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I am thrilled to invite you to join me, Chairman David Cohen, alumni, friends and colleagues as we officially open Penn Park.

Looking out over the Park, it is hard to believe that this started six years ago in a moment of institutional reflection: To be green, or not to be green. That was the question.

The place was College Hall. The year was 2005. Assembled around a table were a team of faculty, students and staff who engaged with me in a highly focused discussion. The topic was the best use of 14 acres of surface parking lot that Penn would soon acquire from the United States Post Office. The deliberation was earnest and expert, and the themes being tossed around went something like this:

The redevelopment of this land, continuous to our campus, holds the potential for the strongest possible link between Penn’s campus and Center City.

Walnut Street should be a new gateway corridor of vibrant economic activity.

The land could enhance the quality of life for generations of Penn students to come.

This allows us to support the academic mission in a measured way over time.

We could create a recreational hub of activity.

This blanket of asphalt could be green.

And then the Penn team coalesced around a catalytic idea.

Why yes, the place could be green … and by being green we would realize the potential for all those aforementioned aspirations.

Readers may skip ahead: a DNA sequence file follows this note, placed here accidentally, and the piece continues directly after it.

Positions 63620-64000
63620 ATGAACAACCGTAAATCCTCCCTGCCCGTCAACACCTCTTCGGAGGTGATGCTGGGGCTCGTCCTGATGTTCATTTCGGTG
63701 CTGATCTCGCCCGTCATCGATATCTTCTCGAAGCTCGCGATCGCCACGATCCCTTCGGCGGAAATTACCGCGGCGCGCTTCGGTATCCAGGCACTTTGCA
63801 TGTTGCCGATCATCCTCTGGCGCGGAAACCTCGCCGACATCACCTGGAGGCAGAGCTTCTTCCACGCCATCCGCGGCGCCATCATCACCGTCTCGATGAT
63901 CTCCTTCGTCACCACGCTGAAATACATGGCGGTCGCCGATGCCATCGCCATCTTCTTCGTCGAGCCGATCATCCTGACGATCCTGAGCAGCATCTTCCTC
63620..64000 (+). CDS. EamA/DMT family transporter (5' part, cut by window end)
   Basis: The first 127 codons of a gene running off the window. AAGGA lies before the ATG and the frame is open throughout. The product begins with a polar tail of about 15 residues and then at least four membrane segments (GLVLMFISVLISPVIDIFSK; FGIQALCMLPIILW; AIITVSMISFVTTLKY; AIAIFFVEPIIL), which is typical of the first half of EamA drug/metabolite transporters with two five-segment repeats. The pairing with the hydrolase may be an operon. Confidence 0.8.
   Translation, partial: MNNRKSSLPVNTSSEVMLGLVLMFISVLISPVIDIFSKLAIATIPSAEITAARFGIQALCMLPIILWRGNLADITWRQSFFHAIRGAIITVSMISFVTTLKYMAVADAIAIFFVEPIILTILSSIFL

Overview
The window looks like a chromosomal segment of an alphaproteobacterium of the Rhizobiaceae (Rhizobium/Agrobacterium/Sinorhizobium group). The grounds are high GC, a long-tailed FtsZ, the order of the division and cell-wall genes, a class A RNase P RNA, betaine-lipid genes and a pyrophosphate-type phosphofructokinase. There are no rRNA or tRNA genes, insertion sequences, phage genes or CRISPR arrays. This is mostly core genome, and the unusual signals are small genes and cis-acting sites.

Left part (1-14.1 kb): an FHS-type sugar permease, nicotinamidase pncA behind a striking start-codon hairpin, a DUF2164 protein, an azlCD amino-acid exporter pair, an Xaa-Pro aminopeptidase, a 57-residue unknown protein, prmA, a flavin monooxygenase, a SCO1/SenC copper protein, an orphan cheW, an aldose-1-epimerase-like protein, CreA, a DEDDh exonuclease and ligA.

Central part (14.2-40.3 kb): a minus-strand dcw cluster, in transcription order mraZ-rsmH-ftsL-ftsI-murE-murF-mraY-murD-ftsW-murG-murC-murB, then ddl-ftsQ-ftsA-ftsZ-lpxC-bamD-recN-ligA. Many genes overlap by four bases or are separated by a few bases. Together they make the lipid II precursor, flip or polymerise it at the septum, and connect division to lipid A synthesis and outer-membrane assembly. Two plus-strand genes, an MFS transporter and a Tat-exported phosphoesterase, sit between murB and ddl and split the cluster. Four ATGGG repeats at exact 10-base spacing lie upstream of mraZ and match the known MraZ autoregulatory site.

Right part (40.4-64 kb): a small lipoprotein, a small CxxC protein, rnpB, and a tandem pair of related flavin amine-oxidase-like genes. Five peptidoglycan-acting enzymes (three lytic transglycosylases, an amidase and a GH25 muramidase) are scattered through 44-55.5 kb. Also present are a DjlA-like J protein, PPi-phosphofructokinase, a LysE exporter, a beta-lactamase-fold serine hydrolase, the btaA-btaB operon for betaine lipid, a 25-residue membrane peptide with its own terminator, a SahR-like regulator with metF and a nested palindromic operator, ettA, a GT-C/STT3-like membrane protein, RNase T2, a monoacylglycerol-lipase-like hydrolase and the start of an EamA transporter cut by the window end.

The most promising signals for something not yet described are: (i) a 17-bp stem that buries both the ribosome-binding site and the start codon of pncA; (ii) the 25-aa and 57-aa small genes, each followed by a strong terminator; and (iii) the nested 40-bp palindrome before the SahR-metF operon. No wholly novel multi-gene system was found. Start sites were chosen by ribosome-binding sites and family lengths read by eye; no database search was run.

The rest, as they say, is history, and today — as Penn Park opens and you explore its many fine qualities — I hope it fills you with pride.

For me, that pride comes from two places:

First, it represents the first time that Penn, by design, acquired land that we decided would forever more remain as open space. We have added 20 percent more green space to campus; 548 new trees, native flora and grasses; and the collection and treatment of rain water — all of which are tremendous environmental benefits for our region and city as Penn strives to reduce its carbon footprint. And as the centerpiece of our Penn Connects campus development plan, the final product is responsible land use and eye-captivating design.

Second, and most important, Penn Park is healthy fun. For our club, intramural and varsity athletes, Penn Park is a place to harness their love of athletics and sports. Beyond athletics, Penn Park is a respite. We love Penn as a great research and teaching university where we both work and play hard. The day in and day out of life requires such a respite from our daily work, which enhances the contributions we make through our work. These athletic fields, tennis courts, pathways, open spaces and picnic groves enhance the quality of life for all at Penn — and everyone in our city who is welcome to share the pleasures of the Park’s pathways and open spaces.

Athletes, bookworms, nature enthusiasts — take some time out of your busy days and stroll down to Penn Park. It’s there for all to enjoy as a milestone for Philadelphia and for all past, present and future Quakers.

Amy Gutmann is the President of the University of Pennsylvania. Her email address is

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